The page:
Dennis Johnson Says It’s OK If People ‘Try To Jew Me Down’
Immediately apologizes, saying he thought it was a compliment
Here we go again: not even 18 months after a state representative in Texas admonished his fellow lawmakers not to “Jew down” windstorm victims by scrimping on assistance, a member of neighboring Oklahoma’s state legislature used the same anti-Semitic phrase in a floor speech Wednesday. In a debate about a bill on price controls, Dennis Johnson, a Republican who is one of three co-majority leaders in the state’s House of Representatives, said of his customers, “They might try to Jew me down on the price. That’s fine. You know what, that’s free market as well.”
Johnson immediately responded to objections from his colleagues by offering this additional observation: “I apologize to the Jews. They’re good small businessmen as well.” Which is the kind of apology that makes it clear Johnson wasn’t really sure how he was being offensive.
Video is here.
Later, Johnson told reporters that he’d heard the phrase often as a child, and that it “was just something that came out from the wrinkles of my brain.”
Daily rate: $2
Monthly rate: $18
Yearly rate: $180
WAIT, WHY DO I HAVE TO PAY TO COMMENT?
Tablet is committed to bringing you the best, smartest, most enlightening and entertaining reporting and writing on Jewish life, all free of charge. We take pride in our community of readers, and are thrilled that you choose to engage with us in a way that is both thoughtful and thought-provoking. But the Internet, for all of its wonders, poses challenges to civilized and constructive discussion, allowing vocal—and, often, anonymous—minorities to drag it down with invective (and worse). Starting today, then, we are asking people who'd like to post comments on the site to pay a nominal fee—less a paywall than a gesture of your own commitment to the cause of great conversation. All proceeds go to helping us bring you the ambitious journalism that brought you here in the first place.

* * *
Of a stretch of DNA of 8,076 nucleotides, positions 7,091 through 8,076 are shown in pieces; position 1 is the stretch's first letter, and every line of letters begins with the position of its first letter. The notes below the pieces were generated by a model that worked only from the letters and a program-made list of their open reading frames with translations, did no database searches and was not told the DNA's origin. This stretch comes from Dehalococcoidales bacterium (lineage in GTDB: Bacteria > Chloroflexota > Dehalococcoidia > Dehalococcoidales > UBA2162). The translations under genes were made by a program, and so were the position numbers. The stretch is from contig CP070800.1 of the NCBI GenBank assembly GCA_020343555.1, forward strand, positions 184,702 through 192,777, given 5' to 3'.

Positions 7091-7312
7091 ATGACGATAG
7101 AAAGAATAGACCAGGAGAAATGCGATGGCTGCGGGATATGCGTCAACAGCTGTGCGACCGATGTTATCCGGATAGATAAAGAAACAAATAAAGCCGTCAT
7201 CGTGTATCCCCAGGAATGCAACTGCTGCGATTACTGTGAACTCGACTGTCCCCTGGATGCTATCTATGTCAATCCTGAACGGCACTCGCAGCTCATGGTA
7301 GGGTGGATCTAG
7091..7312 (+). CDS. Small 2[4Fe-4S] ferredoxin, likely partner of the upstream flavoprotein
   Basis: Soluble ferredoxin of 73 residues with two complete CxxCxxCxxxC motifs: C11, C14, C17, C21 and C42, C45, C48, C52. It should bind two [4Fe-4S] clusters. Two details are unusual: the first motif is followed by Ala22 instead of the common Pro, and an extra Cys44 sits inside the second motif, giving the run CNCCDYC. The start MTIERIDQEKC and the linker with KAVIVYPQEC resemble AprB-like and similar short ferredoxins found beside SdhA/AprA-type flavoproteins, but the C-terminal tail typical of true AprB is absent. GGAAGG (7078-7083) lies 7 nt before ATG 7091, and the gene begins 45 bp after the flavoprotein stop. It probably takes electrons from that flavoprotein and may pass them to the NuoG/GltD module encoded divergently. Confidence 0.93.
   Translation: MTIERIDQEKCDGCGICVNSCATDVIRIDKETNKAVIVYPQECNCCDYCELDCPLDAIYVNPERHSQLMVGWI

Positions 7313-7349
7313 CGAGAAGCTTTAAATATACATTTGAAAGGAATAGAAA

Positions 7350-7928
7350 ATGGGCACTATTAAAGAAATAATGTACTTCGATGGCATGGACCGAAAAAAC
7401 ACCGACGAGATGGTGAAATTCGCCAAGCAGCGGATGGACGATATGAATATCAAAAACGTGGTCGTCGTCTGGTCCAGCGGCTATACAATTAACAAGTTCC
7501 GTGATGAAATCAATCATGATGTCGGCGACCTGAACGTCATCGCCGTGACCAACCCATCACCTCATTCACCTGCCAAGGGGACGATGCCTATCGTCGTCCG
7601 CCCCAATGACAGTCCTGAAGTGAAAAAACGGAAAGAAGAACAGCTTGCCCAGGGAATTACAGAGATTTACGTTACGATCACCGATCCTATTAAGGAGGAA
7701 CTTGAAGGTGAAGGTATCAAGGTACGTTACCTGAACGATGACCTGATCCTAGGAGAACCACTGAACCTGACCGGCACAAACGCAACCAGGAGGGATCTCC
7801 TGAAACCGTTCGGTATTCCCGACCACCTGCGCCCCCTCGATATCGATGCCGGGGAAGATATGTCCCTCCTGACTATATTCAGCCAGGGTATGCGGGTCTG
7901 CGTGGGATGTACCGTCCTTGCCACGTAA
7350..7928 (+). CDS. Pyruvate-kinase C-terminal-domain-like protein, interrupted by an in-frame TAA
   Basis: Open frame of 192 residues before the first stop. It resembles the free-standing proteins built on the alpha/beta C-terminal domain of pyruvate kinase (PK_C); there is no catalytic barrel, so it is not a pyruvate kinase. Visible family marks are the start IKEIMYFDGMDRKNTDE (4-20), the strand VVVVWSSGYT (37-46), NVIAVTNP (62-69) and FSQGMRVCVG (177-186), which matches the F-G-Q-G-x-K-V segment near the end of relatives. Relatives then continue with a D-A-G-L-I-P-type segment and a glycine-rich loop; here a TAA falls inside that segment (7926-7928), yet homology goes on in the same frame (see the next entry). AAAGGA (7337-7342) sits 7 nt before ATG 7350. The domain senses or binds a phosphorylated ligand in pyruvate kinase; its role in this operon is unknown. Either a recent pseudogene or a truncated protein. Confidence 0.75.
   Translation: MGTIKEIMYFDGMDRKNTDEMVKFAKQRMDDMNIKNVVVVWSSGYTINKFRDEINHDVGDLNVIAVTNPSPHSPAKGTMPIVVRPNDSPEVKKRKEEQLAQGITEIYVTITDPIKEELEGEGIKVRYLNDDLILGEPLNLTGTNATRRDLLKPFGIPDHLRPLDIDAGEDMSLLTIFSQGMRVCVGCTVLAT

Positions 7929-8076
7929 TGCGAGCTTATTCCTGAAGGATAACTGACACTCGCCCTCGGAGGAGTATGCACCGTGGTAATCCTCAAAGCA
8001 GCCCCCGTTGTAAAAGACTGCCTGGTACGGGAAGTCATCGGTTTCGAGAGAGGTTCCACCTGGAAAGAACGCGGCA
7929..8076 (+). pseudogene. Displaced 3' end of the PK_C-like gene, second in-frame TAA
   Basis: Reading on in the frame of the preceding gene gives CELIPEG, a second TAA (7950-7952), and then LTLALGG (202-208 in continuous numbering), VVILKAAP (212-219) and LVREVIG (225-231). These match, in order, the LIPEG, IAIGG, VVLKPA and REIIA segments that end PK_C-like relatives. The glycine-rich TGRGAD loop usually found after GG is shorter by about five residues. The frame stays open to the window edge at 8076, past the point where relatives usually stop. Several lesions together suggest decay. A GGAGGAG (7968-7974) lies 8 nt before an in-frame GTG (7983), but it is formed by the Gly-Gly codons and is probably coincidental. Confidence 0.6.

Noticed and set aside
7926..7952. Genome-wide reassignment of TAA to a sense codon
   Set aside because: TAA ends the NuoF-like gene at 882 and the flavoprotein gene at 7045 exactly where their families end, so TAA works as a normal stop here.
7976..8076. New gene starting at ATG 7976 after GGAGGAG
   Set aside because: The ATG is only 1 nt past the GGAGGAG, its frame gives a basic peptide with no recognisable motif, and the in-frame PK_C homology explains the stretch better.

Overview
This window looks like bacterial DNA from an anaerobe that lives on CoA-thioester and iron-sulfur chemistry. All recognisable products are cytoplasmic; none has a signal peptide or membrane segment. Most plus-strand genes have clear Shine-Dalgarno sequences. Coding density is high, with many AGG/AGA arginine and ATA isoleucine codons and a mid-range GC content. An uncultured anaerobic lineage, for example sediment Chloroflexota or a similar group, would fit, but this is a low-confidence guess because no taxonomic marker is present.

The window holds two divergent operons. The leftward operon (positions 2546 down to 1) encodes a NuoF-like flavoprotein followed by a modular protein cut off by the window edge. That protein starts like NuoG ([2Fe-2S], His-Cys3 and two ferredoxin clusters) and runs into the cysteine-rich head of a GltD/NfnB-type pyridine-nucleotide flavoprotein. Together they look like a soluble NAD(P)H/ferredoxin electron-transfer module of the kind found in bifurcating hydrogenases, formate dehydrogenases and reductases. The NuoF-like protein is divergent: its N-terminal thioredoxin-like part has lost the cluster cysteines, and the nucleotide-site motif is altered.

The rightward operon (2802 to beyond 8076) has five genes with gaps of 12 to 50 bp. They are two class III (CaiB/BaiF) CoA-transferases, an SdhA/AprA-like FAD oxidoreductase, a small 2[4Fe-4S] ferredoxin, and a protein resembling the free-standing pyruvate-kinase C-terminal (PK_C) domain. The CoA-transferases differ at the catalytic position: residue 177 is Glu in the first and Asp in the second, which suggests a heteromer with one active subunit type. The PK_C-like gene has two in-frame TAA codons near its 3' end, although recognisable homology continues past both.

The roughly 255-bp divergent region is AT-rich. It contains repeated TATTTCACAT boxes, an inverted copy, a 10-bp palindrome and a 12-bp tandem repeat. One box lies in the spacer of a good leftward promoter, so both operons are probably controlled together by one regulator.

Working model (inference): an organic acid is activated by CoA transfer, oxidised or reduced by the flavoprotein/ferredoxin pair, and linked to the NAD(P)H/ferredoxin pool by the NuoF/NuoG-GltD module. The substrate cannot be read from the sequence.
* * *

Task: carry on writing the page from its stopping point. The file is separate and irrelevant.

I NEED TO BE HEARD! BUT I DONT WANT TO PAY.
Readers can still interact with us free of charge via Facebook, Twitter, and our other social media channels, or write to us at email@example.com. Each week, we’ll select the best letters and publish them in a new letters to the editor feature on the Scroll.
We hope this new largely symbolic measure will help us create a more pleasant and cultivated environment for all of our readers, and, as always, we thank you deeply for your support.